21 January 2013

South Africa: No Festivity in Building Confidence

According to Cees Bruggemans, consulting economist to FNB, the FNB/BER Construction Confidence slowed in 4Q 2012, falling to 36 in 4Q 2012, after hitting a four-year high of 42 index points in 3Q 2012.

Construction activity slowed amid low levels of profitability and increased competition, employment eased slightly and overall, the survey results suggest that the recovery in the construction sector - especially in activity - likely slowed during 4Q 2012.

According to the South African Reserve Bank (SARB), construction activity rose by an annualised 7.0% in 3Q 2012, up from 4.9% in 2Q 2012. This is in line with survey results for last quarter. However, 4Q 2012's results point to a slight moderation in construction activity growth. Even so, at current levels activity remains higher than at the start of the year.

Construction work likely came from the following sources during 4Q 2012:

Government spending, especially among provinces continued. According to the National Treasury, provincial capex spending remained reasonably robust in 3Q2012, growing by 12.5% year-on-year (y-o-y). However, capex spending by municipalities remains below par.

Construction work by public corporations, Eskom, Transnet and Sanral in particular also continued.

The private sector probably underperformed to an even greater extent due to the unstable conditions in the mining sector.

Besides moderating activity levels, fiercer tendering price competition combined with weak overall profitability also contributed to the drop in confidence. Demand for new construction work remains fragile, resulting in somewhat more competition for projects that are eventually put out on tender.

2013 looking more positive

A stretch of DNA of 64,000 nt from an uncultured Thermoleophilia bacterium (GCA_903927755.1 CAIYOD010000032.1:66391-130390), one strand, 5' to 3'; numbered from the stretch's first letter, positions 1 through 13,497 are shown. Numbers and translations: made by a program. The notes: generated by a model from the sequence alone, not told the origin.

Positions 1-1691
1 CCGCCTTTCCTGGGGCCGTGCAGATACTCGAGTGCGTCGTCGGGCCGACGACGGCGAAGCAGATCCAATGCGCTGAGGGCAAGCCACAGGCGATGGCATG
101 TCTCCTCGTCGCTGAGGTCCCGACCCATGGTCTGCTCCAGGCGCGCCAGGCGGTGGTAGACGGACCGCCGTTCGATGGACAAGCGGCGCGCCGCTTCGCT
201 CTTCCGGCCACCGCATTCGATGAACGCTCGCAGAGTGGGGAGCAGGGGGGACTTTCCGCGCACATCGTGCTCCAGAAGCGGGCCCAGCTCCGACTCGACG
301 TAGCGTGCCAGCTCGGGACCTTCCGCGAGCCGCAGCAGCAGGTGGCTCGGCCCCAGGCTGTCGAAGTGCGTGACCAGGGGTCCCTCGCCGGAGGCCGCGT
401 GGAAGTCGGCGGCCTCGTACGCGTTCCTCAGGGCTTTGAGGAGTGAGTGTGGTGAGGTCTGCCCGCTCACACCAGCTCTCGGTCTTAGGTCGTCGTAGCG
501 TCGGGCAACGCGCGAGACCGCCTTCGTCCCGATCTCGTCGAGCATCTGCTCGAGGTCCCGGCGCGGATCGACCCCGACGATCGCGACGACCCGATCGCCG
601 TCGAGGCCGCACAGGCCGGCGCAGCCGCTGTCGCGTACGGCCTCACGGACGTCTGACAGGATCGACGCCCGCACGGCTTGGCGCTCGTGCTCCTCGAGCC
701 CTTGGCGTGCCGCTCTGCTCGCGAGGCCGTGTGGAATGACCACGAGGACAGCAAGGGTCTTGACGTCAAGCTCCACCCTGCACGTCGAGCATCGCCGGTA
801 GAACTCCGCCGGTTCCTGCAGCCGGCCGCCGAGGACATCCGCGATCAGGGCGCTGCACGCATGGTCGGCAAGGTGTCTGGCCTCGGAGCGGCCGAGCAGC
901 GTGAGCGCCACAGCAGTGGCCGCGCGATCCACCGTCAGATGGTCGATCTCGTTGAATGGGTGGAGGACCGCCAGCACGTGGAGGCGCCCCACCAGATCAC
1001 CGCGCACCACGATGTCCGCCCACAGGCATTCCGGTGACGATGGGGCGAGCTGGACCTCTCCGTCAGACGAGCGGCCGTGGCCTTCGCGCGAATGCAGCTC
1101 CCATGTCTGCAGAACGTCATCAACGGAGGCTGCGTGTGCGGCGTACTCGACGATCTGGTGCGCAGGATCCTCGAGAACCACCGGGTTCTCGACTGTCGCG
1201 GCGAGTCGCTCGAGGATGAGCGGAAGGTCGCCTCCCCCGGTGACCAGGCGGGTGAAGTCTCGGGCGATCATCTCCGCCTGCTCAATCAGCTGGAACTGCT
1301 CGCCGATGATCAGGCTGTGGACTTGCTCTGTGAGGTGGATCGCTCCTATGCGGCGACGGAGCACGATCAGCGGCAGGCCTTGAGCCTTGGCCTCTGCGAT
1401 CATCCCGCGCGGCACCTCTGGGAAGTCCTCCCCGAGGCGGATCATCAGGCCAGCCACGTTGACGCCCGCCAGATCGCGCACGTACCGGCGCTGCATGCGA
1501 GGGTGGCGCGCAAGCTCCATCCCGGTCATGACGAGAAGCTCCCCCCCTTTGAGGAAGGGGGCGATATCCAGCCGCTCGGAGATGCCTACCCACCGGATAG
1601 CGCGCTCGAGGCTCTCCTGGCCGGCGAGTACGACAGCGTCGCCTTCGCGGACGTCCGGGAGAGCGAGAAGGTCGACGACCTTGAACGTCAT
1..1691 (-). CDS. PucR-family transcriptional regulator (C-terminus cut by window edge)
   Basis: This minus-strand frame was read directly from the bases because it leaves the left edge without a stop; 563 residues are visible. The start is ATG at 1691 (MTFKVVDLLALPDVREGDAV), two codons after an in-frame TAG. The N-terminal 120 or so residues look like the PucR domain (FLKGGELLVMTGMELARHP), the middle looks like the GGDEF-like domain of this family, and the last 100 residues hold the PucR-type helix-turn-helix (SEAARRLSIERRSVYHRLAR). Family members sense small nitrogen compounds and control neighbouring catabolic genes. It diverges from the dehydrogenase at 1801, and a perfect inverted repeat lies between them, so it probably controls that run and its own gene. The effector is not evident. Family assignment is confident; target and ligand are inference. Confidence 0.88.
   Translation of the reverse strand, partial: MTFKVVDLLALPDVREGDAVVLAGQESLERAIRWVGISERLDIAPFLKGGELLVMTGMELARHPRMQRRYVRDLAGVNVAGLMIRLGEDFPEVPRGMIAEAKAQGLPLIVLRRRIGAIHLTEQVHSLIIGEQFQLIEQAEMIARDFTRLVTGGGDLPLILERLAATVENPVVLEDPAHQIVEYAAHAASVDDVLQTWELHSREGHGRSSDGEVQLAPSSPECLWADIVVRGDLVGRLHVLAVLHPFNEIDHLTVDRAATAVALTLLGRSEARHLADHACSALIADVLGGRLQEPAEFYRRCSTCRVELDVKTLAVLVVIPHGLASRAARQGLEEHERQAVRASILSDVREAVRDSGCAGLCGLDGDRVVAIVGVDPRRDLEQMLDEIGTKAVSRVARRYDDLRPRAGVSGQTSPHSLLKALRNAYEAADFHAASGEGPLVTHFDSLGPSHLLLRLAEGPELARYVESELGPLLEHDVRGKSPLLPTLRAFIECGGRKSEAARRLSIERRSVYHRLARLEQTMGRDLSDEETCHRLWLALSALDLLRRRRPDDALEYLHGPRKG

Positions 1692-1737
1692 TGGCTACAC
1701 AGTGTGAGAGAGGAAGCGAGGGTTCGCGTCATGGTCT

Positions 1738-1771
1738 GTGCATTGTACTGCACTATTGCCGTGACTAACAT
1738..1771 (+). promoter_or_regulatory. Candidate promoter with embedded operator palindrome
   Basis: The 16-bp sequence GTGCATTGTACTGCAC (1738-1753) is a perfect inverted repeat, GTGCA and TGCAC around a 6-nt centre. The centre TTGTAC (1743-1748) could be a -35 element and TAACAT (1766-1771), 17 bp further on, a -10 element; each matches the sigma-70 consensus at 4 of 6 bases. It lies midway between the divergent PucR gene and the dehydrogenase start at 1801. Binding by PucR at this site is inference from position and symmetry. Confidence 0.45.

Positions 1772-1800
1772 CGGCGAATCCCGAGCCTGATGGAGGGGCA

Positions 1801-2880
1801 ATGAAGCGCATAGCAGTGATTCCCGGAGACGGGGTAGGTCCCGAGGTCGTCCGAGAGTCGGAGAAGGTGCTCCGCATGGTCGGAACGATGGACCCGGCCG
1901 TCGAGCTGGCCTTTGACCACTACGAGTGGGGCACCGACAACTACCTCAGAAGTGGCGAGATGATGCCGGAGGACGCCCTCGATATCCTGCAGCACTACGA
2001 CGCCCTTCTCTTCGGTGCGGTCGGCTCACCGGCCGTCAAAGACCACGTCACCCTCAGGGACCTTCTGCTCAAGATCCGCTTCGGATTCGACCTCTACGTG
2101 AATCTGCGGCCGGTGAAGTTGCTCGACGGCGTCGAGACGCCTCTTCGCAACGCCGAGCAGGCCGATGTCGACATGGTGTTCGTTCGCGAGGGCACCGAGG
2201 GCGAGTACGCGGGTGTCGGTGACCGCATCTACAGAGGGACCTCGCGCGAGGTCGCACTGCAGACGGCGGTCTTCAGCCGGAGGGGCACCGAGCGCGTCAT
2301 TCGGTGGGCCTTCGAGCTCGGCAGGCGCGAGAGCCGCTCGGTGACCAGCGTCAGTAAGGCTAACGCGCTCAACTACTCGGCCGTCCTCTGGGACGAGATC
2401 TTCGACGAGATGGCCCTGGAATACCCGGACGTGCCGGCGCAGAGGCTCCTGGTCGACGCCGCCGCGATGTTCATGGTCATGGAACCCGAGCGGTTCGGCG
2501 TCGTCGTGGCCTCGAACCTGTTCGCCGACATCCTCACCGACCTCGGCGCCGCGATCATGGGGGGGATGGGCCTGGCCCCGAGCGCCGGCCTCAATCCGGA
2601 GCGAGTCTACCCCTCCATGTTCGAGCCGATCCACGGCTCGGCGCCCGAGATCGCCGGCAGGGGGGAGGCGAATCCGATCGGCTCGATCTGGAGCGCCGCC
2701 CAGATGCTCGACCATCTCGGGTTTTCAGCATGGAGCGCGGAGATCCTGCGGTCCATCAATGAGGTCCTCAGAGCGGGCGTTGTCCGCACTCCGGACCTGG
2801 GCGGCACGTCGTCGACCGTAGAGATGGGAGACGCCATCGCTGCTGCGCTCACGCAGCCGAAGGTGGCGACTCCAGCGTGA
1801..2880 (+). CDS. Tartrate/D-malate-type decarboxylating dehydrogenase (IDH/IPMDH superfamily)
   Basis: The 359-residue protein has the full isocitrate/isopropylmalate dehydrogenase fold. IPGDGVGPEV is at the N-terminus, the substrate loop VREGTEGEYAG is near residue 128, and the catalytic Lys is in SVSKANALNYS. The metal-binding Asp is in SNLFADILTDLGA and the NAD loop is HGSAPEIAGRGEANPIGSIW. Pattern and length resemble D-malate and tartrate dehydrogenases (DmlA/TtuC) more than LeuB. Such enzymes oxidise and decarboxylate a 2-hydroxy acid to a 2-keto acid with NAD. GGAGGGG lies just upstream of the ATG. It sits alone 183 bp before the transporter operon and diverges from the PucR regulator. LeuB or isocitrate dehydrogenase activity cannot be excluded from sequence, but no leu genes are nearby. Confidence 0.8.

The outlook for 1Q 2013 is more positive, with activity and profitability projected to rise. However, employment prospects are expected to deteriorate further.

The slight drop in confidence suggests that the recovery in the construction sector recorded for most of the year moderated somewhat during 4Q 2012. The recovery did not come to a complete standstill, but continued at a weaker tempo.

Increased margin pressure, low levels of profitability and a mild slowdown in construction activity growth were the main culprits behind the fall in confidence in 4Q 2012. Prospects for 2013 are for continuing expansion, but at a relatively slow pace.


Regarding the construction survey's methodology, the confidence index can vary between a maximum of 100 (which indicates that all respondents were satisfied with prevailing business conditions) and a minimum of zero (indicating that all respondents were unsatisfied). A level of 50 indicates that the respondents are equally divided between those satisfied and dissatisfied. The current reading of 36, therefore, indicates that more than 6 out of 10 respondents were dissatisfied with prevailing business conditions during 4Q2012.

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